Almost anyone can win the Powerball jackpot — except for these 2 million Americans
This image was removed due to legal reasons.
Pretty much everyone in the United States is eligible to win Wednesday’s record $1.4 billion Powerball jackpot —except for a not-so-fortunate group of 2.2 million people.
The list of people eligible to win the Powerball even includes Americans abroad, who can buy tickets online, and non-U.S. citizens in the states with dreams of striking it rich. Tourists visiting the U.S. can buy a Powerball ticket and claim the prize. Just about any adult who can get themselves online or to an authorized retailer is eligible.
But for one big group — the estimated 2.2 million adults behind bars in the U.S. — winning the Powerball isn’t really an option.
Most states strictly forbid people in prison from gambling, including participating in state-approved lottery contests . Others just make it impossible by not permitting internet access or prohibiting lottery tickets from being mailed.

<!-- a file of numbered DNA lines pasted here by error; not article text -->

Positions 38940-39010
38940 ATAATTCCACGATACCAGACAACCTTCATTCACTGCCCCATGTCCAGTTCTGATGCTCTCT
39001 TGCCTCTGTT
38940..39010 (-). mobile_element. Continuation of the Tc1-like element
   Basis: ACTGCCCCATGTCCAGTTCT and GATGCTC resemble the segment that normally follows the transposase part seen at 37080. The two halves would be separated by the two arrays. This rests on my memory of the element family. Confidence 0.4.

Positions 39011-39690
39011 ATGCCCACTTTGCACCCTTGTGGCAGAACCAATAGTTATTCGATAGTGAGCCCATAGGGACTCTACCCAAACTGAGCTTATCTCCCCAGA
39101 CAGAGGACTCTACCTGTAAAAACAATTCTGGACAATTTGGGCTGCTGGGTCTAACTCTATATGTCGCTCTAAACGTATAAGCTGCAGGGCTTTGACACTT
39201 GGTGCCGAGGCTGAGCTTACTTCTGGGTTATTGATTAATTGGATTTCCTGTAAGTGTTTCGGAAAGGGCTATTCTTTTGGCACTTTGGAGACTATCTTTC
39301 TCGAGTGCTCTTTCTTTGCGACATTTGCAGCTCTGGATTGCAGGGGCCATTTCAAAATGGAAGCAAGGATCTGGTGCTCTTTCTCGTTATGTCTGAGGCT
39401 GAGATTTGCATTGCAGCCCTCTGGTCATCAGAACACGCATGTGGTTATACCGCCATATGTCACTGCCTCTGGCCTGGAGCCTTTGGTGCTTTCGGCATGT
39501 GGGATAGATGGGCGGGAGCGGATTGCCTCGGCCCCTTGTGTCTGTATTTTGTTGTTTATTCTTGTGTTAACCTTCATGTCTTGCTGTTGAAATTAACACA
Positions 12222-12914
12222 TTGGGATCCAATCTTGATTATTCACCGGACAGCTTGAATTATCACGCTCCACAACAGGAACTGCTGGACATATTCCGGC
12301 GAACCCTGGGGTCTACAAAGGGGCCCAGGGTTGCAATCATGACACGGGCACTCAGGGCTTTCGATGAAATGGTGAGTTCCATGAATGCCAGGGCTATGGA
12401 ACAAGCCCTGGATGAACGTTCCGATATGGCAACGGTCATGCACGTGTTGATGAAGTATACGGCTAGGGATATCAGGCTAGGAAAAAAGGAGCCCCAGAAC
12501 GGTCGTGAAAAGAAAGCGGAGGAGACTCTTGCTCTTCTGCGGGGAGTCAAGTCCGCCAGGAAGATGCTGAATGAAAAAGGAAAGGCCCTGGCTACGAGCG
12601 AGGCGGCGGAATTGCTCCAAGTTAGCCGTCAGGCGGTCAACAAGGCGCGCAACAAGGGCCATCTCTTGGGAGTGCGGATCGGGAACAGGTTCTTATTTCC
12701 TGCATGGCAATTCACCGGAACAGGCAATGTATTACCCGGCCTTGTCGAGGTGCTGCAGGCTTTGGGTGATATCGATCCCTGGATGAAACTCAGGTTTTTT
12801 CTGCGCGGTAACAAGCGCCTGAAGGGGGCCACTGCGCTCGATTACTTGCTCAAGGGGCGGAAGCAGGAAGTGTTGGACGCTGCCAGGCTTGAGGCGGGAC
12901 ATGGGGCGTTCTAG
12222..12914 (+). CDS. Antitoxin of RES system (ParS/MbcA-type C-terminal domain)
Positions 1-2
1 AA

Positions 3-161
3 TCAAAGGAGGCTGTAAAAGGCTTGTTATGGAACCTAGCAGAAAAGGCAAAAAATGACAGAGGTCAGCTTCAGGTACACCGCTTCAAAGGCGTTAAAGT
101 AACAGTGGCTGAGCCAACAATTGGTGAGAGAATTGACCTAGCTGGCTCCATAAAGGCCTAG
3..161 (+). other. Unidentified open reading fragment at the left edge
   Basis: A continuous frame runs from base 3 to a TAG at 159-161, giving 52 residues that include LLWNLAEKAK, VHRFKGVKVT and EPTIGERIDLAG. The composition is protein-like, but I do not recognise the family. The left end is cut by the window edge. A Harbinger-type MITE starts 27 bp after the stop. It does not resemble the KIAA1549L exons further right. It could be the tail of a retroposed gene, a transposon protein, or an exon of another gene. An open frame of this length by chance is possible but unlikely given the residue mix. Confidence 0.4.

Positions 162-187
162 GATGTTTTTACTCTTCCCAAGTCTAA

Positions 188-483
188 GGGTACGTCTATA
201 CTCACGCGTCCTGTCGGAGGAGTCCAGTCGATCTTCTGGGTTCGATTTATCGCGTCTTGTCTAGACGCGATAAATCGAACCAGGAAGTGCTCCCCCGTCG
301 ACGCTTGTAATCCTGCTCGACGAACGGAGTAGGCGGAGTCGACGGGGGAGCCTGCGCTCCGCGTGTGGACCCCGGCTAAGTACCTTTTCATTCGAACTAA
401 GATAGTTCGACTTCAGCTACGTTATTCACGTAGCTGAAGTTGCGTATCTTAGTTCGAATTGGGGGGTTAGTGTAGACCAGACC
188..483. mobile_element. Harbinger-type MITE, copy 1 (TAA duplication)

Theoretically, an adult in prison could phone a friend and ask them to both front the money for the ticket and accept the winnings on their behalf. But that’s also illegal in states with laws that prohibit people in prison from gambling.
There is one extraordinary story of a U.K. man who happened to buy a winning lottery ticket while serving time for attempted rape. In 2004 Iorworth Hoare was on a permitted weekend outing when he won the winning ticket for a £7 million ($10 million USD) jackpot. Hoare, who had previous convictions for rape, two other attempted rapes, and three indecent assaults, now lives in a castle and is known for his art collection. One victim who heard about his record lottery win sued Hoare and settled for an undisclosed sum of money.